By Beth Millea
Five years ago, when I was invited to serve as a board member for Women’s Choice Center in Bettendorf, I had no idea how that decision would personally impact my life in the future.
During my first three years of service on the board, I helped make key decisions for this ministry and learned more and more about its mission. I continue to be amazed by the brave decisions that women make to choose LIFE in some very difficult situations.
In November 2017, my husband and I were thrilled to learn that our daughter Andrea, who had married the previous year, was pregnant with her first child. We were all so excited about this new little one who would join our family! Despite the fact that this would be our sixth grandchild, the news of a new baby to love never loses its thrill. We celebrated with great joy for the first few days.
However, we soon found out that this pregnancy had some severe complications. The baby had so many significant physical abnormalities that the pregnancy would most likely not result in a live birth, or the child would not live long after birth. The doctors told the parents that the baby would probably die within days of the diagnosis due to the severity of the abnormalities. What devastating news!
To further complicate the situation, our daughter and son-in-law lived in London, so seeing them and hugging them during this difficult time was impossible. Andrea told us that for the first 24 hours after the baby’s diagnosis, she was in a panic. Although all of us have always been pro-life, she wasn’t sure that she could carry this baby, knowing how it would end. But with the strong support of her husband, Chris, they both committed to carrying the baby to term. I cannot begin to describe how proud I am of Andrea and Chris for making such a courageous and difficult decision! They were giving their baby the gift of LIFE for as long as God would have them be expectant parents.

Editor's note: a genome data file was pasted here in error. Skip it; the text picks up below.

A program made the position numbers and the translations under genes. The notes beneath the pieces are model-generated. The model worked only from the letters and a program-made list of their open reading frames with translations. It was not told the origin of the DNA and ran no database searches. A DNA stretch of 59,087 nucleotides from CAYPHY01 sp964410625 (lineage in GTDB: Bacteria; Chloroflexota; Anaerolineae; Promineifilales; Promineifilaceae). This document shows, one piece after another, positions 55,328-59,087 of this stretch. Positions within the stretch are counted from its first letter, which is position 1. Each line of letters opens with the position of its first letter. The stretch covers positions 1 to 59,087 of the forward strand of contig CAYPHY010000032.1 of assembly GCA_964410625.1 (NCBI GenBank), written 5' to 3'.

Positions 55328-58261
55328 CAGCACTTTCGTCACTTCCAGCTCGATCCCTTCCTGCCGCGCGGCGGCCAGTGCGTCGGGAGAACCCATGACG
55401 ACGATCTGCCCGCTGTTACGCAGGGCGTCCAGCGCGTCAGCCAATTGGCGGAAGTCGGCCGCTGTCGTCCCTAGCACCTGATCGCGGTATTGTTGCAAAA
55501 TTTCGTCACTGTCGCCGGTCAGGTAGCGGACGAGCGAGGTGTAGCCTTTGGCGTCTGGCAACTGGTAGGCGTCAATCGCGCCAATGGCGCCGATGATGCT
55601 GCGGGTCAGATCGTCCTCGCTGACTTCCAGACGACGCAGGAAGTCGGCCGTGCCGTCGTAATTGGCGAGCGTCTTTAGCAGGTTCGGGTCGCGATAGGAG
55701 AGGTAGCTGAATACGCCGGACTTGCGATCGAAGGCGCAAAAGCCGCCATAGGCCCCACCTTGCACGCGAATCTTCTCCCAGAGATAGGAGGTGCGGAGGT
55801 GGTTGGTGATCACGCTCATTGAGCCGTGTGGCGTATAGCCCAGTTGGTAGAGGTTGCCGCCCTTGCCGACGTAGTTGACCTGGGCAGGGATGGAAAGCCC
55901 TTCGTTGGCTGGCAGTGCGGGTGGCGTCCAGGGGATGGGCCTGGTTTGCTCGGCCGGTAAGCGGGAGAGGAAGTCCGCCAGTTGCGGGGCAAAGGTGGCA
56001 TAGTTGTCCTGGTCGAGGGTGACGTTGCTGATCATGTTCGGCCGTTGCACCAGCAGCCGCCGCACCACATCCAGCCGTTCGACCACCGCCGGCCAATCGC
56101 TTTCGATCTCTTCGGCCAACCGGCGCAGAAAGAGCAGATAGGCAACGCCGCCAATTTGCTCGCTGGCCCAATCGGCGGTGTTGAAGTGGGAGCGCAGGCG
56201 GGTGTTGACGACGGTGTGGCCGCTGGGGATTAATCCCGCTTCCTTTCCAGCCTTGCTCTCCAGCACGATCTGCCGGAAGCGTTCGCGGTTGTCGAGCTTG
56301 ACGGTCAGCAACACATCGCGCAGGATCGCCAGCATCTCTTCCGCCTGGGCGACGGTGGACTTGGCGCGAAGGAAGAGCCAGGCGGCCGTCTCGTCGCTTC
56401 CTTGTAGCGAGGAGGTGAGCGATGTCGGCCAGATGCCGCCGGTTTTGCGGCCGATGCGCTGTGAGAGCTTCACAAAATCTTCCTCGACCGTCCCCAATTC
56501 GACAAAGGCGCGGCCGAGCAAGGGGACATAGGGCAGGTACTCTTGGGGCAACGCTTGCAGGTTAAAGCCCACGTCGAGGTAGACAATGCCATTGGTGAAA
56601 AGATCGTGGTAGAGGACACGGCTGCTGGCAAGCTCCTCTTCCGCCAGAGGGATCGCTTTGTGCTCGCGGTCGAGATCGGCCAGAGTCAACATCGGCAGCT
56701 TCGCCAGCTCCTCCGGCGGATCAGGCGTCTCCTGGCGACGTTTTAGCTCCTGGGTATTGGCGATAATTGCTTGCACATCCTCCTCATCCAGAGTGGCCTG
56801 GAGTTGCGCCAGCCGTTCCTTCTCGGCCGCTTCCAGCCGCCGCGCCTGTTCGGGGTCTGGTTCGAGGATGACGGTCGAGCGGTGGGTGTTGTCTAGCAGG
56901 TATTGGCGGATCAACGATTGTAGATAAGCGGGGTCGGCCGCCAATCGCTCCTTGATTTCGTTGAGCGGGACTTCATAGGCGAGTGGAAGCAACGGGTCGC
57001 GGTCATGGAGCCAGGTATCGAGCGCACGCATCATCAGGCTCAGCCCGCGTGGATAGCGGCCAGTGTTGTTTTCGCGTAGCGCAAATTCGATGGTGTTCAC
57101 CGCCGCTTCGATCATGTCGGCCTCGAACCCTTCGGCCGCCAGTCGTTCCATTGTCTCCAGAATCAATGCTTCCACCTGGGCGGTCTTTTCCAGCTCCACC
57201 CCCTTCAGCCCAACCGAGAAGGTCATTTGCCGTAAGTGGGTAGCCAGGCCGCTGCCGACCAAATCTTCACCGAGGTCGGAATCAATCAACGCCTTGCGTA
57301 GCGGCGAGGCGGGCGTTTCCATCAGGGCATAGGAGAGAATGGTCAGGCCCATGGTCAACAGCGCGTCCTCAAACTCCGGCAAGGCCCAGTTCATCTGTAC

Over the next several months, we all worked through our emotions, spending many hours on the phone discussing pregnancy updates, delivery options and burial choices. We soon found out that this grandchild was a boy and that the name his parents chose was John Paul. How very beautiful! It helped so much to know this baby personally by knowing that he was a boy and calling him by name. How special for Saint John Paul II to be the patron saint for our little John Paul. As days turned into weeks and weeks turned into months, Andrea’s pregnancy was going well and John Paul’s heart continued to beat strongly despite tests showing more details of the abnormalities. He began to kick and his mom and dad bonded with him by feeling his movement.
In April 2018, at 35 weeks’ gestation, our grandson was born. He lived just one hour, long enough for his parents to hold him, tell him how much they loved him, and say goodbye. Although we lost our dear John Paul, he continues to be deeply loved. He was cradled at birth and buried with grace and respect. Our daughter and her husband know they gave their first baby every moment of LIFE possible, and although they lost their son, this fact helps them heal emotionally.
Other board members, Women’s Choice Center staff, extended family and friends supported me and my family beyond measure during this difficult time. They asked about the pregnancy, they offered burial clothing and they continue to support us in our grief. What a comfort and a blessing! My husband and I have donated a stained-glass window to Women’s Choice Center in memory of John Paul. It is mounted in the entryway of our new building. The scene depicted is a magnificent waterfall, signifying the waters of LIFE. What a beautiful legacy to our grandson and to Andrea and Chris’ brave decision. I smile every time I see it.
(Beth Millea serves on the Board of Trustees for Women’s Choice Center. She is a member of St. Paul the Apostle Parish in Davenport and of St. Thomas Aquinas Guild. She and her husband Tim have been married for 40 years. She is the mother to five grown children and devoted grandmother to 10 —soon to be 11 —grandchildren.)